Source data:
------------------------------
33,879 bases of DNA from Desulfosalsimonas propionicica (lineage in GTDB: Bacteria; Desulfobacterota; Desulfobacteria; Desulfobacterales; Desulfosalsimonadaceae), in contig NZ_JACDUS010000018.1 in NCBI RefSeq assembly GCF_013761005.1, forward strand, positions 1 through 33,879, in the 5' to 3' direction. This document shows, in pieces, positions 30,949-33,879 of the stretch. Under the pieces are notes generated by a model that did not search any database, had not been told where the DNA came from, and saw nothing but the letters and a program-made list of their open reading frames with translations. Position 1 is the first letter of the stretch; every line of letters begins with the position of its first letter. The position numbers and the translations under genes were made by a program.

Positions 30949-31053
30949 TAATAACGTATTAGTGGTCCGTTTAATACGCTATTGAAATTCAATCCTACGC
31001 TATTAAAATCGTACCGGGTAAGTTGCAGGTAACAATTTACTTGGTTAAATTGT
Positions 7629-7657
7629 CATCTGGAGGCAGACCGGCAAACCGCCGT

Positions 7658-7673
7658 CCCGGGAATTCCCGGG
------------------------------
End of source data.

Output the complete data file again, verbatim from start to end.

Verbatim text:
33,879 bases of DNA from Desulfosalsimonas propionicica (lineage in GTDB: Bacteria; Desulfobacterota; Desulfobacteria; Desulfobacterales; Desulfosalsimonadaceae), in contig NZ_JACDUS010000018.1 in NCBI RefSeq assembly GCF_013761005.1, forward strand, positions 1 through 33,879, in the 5' to 3' direction. This document shows, in pieces, positions 30,949-33,879 of the stretch. Under the pieces are notes generated by a model that did not search any database, had not been told where the DNA came from, and saw nothing but the letters and a program-made list of their open reading frames with translations. Position 1 is the first letter of the stretch; every line of letters begins with the position of its first letter. The position numbers and the translations under genes were made by a program.

Positions 30949-31053
30949 TAATAACGTATTAGTGGTCCGTTTAATACGCTATTGAAATTCAATCCTACGC
31001 TATTAAAATCGTACCGGGTAAGTTGCAGGTAACAATTTACTTGGTTAAATTGT
Positions 7629-7657
7629 CATCTGGAGGCAGACCGGCAAACCGCCGT

Positions 7658-7673
7658 CCCGGGAATTCCCGGG